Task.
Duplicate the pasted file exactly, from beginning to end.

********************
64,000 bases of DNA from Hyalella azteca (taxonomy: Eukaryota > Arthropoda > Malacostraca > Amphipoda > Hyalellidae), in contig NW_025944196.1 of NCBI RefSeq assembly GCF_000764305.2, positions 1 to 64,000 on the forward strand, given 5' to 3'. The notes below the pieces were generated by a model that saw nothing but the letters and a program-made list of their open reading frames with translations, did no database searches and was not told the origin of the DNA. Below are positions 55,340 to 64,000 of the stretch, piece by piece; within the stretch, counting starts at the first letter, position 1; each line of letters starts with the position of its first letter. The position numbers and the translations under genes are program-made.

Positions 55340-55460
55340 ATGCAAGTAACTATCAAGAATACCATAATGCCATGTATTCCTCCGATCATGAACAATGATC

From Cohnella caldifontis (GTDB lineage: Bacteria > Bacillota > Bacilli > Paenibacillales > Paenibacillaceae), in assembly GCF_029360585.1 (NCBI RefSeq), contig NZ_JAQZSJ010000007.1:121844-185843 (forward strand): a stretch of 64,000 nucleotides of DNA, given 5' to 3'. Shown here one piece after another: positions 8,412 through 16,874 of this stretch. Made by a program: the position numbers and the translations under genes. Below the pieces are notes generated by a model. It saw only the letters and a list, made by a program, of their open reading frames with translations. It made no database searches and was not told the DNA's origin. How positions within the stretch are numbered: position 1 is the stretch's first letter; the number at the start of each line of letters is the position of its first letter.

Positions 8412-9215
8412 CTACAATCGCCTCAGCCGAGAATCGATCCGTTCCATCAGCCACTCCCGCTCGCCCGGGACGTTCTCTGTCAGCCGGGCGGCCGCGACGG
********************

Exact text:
64,000 bases of DNA from Hyalella azteca (taxonomy: Eukaryota > Arthropoda > Malacostraca > Amphipoda > Hyalellidae), in contig NW_025944196.1 of NCBI RefSeq assembly GCF_000764305.2, positions 1 to 64,000 on the forward strand, given 5' to 3'. The notes below the pieces were generated by a model that saw nothing but the letters and a program-made list of their open reading frames with translations, did no database searches and was not told the origin of the DNA. Below are positions 55,340 to 64,000 of the stretch, piece by piece; within the stretch, counting starts at the first letter, position 1; each line of letters starts with the position of its first letter. The position numbers and the translations under genes are program-made.

Positions 55340-55460
55340 ATGCAAGTAACTATCAAGAATACCATAATGCCATGTATTCCTCCGATCATGAACAATGATC

From Cohnella caldifontis (GTDB lineage: Bacteria > Bacillota > Bacilli > Paenibacillales > Paenibacillaceae), in assembly GCF_029360585.1 (NCBI RefSeq), contig NZ_JAQZSJ010000007.1:121844-185843 (forward strand): a stretch of 64,000 nucleotides of DNA, given 5' to 3'. Shown here one piece after another: positions 8,412 through 16,874 of this stretch. Made by a program: the position numbers and the translations under genes. Below the pieces are notes generated by a model. It saw only the letters and a list, made by a program, of their open reading frames with translations. It made no database searches and was not told the DNA's origin. How positions within the stretch are numbered: position 1 is the stretch's first letter; the number at the start of each line of letters is the position of its first letter.

Positions 8412-9215
8412 CTACAATCGCCTCAGCCGAGAATCGATCCGTTCCATCAGCCACTCCCGCTCGCCCGGGACGTTCTCTGTCAGCCGGGCGGCCGCGACGG